People can make make their own decisions on which approach they think is best and what they think is most important, but it’s nothing to do with Sturgeon being stubborn, wanting to be different, hating football, not wanting a referendum or whatever other bullshit reason people come up with. 

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24 minutes ago, aaid said:

 

People can make make their own decisions on which approach they think is best and what they think is most important, but it’s nothing to do with Sturgeon being stubborn, wanting to be different, hating football, not wanting a referendum or whatever other bullshit reason people come up with. 

You forgot 'authoritarian dictator on a power trip'... that's my favourite.

Edited by Dave78
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19 hours ago, dj mick said:

yeah, i got that

Did it go away?

I found this - https://www.ismp.org/resources/prevent-shoulder-injuries-during-covid-19-vaccinations - it's from The Institute for Safe Medication Practices.  I could've written these fkin symptoms myself.  At the chiropractor today and they told me there's been quite a few folk complaining about the same thing.

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23 hours ago, daviebee said:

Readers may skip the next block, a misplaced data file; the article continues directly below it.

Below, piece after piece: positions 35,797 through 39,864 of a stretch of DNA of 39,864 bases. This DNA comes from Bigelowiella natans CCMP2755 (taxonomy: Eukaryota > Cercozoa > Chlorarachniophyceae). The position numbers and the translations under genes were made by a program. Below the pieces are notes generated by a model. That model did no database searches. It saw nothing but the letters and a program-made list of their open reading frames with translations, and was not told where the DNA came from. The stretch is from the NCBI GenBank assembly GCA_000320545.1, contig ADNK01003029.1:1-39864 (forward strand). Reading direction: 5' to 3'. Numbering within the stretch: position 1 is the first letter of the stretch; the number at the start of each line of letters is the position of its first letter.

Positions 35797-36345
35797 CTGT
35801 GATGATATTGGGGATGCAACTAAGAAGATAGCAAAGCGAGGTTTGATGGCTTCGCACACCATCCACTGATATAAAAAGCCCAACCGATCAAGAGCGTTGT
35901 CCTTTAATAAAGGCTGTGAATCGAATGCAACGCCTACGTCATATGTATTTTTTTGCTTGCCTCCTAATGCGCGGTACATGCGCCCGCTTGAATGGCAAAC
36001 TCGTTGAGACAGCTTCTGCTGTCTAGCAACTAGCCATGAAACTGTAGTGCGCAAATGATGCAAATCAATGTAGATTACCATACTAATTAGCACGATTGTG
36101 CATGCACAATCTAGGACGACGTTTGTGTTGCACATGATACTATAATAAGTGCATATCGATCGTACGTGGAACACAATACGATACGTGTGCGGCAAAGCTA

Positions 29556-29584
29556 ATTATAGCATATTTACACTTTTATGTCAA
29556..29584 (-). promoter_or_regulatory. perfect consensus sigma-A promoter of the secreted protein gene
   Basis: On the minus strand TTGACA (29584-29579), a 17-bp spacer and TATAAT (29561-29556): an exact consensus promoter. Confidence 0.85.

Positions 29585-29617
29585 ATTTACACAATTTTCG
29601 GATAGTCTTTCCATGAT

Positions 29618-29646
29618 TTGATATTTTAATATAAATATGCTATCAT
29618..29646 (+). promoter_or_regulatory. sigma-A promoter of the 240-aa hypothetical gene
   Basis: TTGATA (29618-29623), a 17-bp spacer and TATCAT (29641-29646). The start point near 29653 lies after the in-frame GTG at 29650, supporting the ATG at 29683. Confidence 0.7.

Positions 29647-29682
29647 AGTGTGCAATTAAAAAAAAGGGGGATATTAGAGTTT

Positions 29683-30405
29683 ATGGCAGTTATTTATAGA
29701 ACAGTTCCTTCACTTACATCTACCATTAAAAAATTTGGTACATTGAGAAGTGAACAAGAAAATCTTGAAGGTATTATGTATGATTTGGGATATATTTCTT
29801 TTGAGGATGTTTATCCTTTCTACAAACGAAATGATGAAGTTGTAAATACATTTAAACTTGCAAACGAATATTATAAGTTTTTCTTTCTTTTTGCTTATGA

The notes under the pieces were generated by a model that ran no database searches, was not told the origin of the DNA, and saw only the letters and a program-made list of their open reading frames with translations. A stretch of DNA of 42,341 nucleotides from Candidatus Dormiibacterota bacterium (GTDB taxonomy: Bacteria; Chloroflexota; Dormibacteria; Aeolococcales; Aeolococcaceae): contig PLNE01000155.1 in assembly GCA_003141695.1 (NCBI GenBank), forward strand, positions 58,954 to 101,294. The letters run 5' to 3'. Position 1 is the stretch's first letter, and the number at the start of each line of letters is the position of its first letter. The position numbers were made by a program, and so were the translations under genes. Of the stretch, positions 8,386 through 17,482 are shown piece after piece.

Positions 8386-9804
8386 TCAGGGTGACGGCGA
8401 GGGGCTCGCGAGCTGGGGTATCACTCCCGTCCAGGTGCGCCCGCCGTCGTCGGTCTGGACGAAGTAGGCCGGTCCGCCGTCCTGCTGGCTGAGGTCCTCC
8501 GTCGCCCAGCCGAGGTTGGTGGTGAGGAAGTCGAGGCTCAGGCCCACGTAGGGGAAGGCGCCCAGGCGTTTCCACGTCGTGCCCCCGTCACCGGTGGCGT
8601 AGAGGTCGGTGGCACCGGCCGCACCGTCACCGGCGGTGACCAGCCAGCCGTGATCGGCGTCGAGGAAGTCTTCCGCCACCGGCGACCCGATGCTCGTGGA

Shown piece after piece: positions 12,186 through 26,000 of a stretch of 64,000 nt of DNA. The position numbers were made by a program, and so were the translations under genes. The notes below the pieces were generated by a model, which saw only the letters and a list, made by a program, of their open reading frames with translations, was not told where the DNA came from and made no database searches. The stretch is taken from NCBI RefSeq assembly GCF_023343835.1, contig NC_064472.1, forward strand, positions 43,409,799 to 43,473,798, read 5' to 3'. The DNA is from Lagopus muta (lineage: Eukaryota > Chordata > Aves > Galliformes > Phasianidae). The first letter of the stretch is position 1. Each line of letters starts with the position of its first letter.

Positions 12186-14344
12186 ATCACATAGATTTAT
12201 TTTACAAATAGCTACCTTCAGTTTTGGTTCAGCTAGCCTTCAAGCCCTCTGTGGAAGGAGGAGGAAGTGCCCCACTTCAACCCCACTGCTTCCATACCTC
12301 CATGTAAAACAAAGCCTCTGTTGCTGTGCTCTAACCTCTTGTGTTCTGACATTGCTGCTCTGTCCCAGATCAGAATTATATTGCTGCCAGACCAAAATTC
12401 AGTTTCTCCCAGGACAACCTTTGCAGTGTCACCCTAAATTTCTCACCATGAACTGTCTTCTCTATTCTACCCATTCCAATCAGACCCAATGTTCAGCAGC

Anybody else had an absolute bstrd of a painful shoulder since getting jagged?  It feels like the beginning of a frozen shoulder - reaching up, back or to the side is fkin hideous.  I got no other symptoms after my 3 jags but tbh I would've preferred a few days with flu-like issues to this.  Hopefully it'll wear off in time but not pleasant right now.  😬

I had this start after the first vaccination. It was mild for a few months then got progressively worse. Best advice I could give is get physio. I had anti inflammatory pills as well but aIl they did was upset my stomach. I was looking at a cortisone injection before finally after 2 months of physio it eased. All in all I had it about 9 months before it became bearable. Its still not 100% but I'm hoping by the spring it'll just be a distant memory. 

Gid luck! 

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4 hours ago, Lamia said:

ed with hatred for NS you are incapable of dispassionately looking at the arguments.

Yeah i vote for somebody i hate. 

You might hate all the folk you don't agree with on certain issues but that's up to you. I certainly don't hate Sturgeon, nor does that mean that i have to agree with her on this subject. 

 

4 hours ago, Lamia said: